The Tigers were just the 10th best team in total WAR, but that doesn’t count more than half of Anibal Sanchez’s and Omar Infante’s contributions, since they were acquired just before the July trade deadline.  It also includes a lot of subpar work from the Tigers’ bench, which was among the worst in the game (just nine Tigers position players finished the season above replacement level, while ten were below), and from Rick Porcello (4.59 ERA) and a handful of sub-replacement-level spot starters.  In the postseason, the Tigers will only start Justin Verlander, Doug Fister, Anibal Sanchez, and Max Scherzer, each of whom has dominated in October, and can lean on Austin Jackson, Miguel Cabrera, and Prince Fielder without having to turn to their bench too often.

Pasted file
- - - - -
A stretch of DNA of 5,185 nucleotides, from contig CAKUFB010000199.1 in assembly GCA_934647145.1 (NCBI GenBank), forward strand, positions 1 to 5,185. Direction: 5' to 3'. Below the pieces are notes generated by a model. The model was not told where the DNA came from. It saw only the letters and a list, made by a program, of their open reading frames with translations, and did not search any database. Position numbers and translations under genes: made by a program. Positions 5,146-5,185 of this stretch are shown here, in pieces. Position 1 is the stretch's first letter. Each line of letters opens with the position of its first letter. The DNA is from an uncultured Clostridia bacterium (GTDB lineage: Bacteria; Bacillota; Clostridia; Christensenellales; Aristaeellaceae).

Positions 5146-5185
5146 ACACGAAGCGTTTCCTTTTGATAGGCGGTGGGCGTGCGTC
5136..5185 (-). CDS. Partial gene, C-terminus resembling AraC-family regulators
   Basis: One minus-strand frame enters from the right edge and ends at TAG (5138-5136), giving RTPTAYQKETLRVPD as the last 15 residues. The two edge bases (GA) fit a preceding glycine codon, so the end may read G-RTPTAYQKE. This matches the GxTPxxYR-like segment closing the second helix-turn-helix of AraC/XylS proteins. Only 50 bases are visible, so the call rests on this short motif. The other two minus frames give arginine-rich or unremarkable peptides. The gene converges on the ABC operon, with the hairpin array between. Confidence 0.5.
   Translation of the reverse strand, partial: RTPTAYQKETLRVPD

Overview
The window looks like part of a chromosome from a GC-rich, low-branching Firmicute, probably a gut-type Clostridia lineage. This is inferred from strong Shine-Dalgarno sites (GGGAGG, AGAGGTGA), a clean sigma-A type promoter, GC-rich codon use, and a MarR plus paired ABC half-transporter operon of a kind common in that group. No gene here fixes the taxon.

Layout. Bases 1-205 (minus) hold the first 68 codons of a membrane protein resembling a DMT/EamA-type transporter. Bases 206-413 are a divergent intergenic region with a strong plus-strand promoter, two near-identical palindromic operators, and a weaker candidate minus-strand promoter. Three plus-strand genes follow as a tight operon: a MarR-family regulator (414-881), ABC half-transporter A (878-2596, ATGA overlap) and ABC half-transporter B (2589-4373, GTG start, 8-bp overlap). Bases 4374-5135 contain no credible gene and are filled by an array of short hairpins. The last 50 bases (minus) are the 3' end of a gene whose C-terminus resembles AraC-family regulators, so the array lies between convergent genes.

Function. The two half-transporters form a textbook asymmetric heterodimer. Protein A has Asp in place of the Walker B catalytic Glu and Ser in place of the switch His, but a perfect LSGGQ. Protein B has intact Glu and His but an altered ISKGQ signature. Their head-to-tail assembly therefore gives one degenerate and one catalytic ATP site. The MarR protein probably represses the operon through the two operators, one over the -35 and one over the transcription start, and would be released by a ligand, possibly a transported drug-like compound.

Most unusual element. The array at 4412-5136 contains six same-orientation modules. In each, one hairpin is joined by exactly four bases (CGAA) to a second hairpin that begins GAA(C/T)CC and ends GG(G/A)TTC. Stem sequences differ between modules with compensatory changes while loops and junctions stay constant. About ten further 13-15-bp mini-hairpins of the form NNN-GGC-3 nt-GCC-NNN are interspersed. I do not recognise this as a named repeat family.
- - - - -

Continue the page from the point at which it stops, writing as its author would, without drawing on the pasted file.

Finally, the Giants rank twelfth in team WAR and are basically an average team across the board.  They play in the most extreme pitcher’s park in the National League, which tends to paint the picture of a dominant pitching staff and a flaccid lineup, but adjusting for park effects, they had an average offense this year (99 wRC+), an average rotation (3.73 ERA, 3.82 FIP, 5th and 6th in the Nl, respectively), and a decent bullpen (3.56, 3.68).  The short series limits their exposure to Barry Zito, and seems to have helped Tim Lincecum, who’s given up one run in ten playoff innings out of the bullpen.  Still, this is not much better than an average team, with Madison Bumgarner possibly running out of gas and Ryan Vogelsong never inspiring much fear despite another impressive ERA (3.37) this year.